I’m happy that E is happy and starting life as a “we.”  I am happy that Oprah will never again tell me what I ought to eat or read or do.  I am glad that life is changing and growing and that exciting new worlds are beginning.  But I am also saddened by what must end, what this newness closes.  It breaks my heart to know that my roommate will never again be my roommate.  She is going to be a wife, someday a mother, and we can’t be the same.  I am in disbelief that something so common, so mundane from my childhood is no more.  The little things that help bring me back are so precious, and another one is gone.  I don’t do change well.  I don’t like ends and goodbyes.  I don’t like newness and diving into something with no direction.  While life continues and the world gets bigger, I feel an ache for things to stay the same.  I know that they cannot, and will not, but in all the happiness, a quiet sadness sits still and watches it all pass by. 

“Those who expect moments of change to be comfortable and free of conflict have not learned their history.”  –Joan Wallach Scott

The speed of childhood

Standard

 “But to be most effective, the faces of the children would need to be painted in a blur, the way all children’s faces truly are.  For they blur as the run; they blur as they grow and change so fast; and they blur to keep us from loving them too deeply, for their protection, and also for ours.”  –Confessions of an Ugly Stepsister 

In the past week, I got to visit my babies that I’ve had the privilege of watching live.  My baby cousins, now little boys with hobbies and voices and lives, and the children I babysit, now in preschool and building Lego houses, are not the tiny ones I once knew.  I have held them and fed them bottles, burped them and felt their tiny fingers squeeze my own.  I have propped them on my hips and stroked their wispy hair.  And now they are all walking, talking tiny people.  They like some food, hate others.  They tell jokes and giggle and tell me stories.  They say my name and climb into my lap all on their own.  In the past four years, I have stagnated and life has passed with no noticeable changes.  For them, life has made them unrecognizable.  I love their little toddler voices and the little boy stories they tell.

To see these children grow is bittersweet.  They bring us all so much joy as they develop and change.  They become more complete and whole as we watch.  I do not see them nearly as often as I would like, so each time I meet new children, find new little lives that have developed.  I watch as their scribbles straighten into shaky letters and words.  Their steps stabilize and evolve into endless running.  I love seeing them become more every day, but I miss those tiny bodies that slept and cried and just wanted to be cuddled.  It’s the pull everyone feels, every parent agonizes over: an ache to keep the baby frozen in time and an excitement to watch the child come into their own.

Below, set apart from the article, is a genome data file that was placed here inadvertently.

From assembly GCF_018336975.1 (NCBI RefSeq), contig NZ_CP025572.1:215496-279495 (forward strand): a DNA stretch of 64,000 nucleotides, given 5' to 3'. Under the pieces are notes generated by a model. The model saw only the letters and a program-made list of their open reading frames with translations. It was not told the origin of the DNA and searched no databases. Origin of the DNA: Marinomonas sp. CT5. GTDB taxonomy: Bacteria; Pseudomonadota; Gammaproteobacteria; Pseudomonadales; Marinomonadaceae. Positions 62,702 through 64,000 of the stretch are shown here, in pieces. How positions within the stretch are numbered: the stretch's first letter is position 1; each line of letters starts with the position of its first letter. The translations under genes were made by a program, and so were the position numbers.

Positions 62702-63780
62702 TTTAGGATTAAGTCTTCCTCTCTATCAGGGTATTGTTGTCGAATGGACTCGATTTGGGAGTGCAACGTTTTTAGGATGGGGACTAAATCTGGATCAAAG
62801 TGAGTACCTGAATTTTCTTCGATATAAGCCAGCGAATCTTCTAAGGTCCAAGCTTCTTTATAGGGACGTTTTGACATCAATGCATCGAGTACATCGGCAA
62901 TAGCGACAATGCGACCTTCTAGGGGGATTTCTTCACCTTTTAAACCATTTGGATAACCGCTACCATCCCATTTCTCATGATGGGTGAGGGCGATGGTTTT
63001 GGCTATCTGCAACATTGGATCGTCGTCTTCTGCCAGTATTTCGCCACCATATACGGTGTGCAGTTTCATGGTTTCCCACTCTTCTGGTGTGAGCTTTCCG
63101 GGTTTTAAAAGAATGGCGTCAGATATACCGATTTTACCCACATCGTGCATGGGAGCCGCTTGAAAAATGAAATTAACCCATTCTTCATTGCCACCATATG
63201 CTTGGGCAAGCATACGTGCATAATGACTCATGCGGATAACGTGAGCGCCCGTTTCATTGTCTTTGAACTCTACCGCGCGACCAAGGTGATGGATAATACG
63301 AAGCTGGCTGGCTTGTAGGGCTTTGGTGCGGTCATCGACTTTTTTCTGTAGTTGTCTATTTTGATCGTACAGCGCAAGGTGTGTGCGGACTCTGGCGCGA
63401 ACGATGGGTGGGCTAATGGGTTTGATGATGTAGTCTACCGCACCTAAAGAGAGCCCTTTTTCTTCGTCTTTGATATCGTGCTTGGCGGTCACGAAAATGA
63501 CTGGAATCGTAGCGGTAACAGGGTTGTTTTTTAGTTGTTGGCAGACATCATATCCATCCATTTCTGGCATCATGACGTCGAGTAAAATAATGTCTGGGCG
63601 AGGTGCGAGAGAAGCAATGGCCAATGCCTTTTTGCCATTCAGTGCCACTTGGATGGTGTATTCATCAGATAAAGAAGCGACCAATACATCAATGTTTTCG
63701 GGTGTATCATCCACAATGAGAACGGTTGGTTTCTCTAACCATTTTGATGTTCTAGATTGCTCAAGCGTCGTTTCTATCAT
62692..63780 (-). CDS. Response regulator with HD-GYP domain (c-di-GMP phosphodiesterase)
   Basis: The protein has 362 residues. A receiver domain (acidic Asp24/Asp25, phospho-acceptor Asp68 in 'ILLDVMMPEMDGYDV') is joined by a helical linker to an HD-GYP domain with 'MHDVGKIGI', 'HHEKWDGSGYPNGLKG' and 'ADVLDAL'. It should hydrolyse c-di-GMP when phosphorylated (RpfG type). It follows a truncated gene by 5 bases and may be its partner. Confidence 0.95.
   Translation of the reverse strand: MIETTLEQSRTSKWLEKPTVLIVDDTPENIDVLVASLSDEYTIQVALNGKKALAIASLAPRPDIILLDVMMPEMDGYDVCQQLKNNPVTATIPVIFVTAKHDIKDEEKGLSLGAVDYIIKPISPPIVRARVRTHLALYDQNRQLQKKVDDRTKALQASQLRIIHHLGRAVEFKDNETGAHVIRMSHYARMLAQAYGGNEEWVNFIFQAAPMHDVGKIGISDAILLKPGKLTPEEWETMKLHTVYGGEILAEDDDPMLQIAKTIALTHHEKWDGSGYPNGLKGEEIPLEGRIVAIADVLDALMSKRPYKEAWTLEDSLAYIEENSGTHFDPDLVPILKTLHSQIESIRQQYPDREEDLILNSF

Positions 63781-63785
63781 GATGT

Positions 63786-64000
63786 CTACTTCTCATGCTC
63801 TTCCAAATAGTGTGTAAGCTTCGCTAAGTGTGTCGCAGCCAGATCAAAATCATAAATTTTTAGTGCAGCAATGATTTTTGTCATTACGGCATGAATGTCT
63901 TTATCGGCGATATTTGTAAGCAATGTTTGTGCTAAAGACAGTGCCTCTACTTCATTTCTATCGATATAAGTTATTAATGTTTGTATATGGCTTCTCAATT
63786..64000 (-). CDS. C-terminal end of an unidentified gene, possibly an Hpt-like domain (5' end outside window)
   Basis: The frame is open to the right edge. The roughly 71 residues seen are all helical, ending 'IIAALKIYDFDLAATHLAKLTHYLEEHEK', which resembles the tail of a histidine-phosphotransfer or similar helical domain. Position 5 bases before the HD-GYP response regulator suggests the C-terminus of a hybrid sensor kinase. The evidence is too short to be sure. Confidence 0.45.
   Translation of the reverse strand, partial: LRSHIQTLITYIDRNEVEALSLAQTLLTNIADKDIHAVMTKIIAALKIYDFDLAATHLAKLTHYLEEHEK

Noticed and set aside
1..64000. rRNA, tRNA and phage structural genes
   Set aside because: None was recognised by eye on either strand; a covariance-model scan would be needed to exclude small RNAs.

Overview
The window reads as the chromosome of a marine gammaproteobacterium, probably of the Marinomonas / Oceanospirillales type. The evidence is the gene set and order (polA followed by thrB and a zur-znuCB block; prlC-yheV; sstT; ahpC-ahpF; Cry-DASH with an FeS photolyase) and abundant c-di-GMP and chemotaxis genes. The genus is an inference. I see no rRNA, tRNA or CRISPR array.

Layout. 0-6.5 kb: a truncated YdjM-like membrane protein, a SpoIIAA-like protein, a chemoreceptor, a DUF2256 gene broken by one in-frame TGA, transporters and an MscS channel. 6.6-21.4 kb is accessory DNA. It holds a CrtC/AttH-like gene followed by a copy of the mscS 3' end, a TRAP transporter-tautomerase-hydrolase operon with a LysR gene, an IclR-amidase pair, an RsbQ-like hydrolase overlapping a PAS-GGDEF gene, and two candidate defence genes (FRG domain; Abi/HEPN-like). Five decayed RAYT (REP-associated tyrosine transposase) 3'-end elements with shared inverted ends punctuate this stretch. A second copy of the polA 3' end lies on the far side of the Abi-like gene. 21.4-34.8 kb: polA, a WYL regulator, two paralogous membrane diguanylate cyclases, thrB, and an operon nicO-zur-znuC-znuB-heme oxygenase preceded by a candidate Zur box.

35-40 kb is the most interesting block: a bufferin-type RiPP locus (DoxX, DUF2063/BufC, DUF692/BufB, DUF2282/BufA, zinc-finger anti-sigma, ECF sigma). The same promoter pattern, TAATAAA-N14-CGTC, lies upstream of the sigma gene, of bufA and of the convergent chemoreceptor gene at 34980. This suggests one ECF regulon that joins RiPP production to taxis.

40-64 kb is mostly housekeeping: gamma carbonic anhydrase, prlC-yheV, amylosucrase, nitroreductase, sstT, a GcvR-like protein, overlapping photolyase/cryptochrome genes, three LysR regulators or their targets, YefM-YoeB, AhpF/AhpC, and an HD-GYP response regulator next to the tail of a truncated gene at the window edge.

I watched Voyage of the Dawn Treader this week too.  The Chronicles of Narnia were a fixture of my childhood.  I can remember sitting on the couch, next to my dad, in my brothers’ room, listening to the stories before bed.  But, in the scariest way possible, the memories are fading.  They stories are hard to remember, the details vague.  I can’t remember the nightgown I wore or which side of my dad I sat on.  I remember the story time, feel my heart swell each time I hear the books even mentioned, but the details are fuzzy.  It scares me that twenty years have melted away and that life will never return. 

 Watching the movie, I lost it and cried uncontrollably as the children slept on a dark beach.  They lay next to the fire, Eustace quietly crying his giant dragon tears.  I felt that fear, that pain so deeply.  I wake up and have no idea how I became this monster, this grown-up with freedom and power and authority.  I don’t know where my old life went and how I managed to let it slip away.  It is lonely and uncertain and all I can think is how much I want to be back home with my parents protecting me.  Somehow, my life got away from me.  That story, those words that lulled me to sleep all those nights, are forever a memory, never again reality.  I don’t get to go back, to return to those nights.  This, more than anything, breaks my heart. 

I marvel at the little lives I get to watch unfold.  I am a witness to their stories being written, their memories branded, their persons formed.  I love knowing more of them, privy to more of their thoughts and ideas and joys.  I do mourn the quiet, small times when they couldn’t play tee ball or chase after the dog.  I miss the soft weight of their tiny bodies curled against my chest.  I am trying to remember to enjoy them just as they are, each time I see them.  It is exciting to tell my parents about the changes they have to miss, the wonders of the everyday.  As I was told all about cars and school, I was just struck by how fast is has all gone by.  It is a reminder that each day is only here for a moment, that things change and people grow.  The first girls I ever babysat are now graduating from high school. 

The years streak by and there is joy in the changes that they bring.  The danger is not savoring the changes as they come, enjoying the process of life.  The more I drink in the present and force myself to be present, the more salient the memories become, sinking deeper into me.  Those nights, listening to stories of dragons and fauns and witches, my mind was not wandering.  I was not worried about the next day or regretting the one passed.  I was quiet and still, drinking in the story as it happened. 

“…Stop this train I want to get off and go home again/ I can’t take this speed it’s moving in/ I know I can’t/ ‘Cause now I see I’ll never stop this train…”  –John Mayer, “Stop This Train”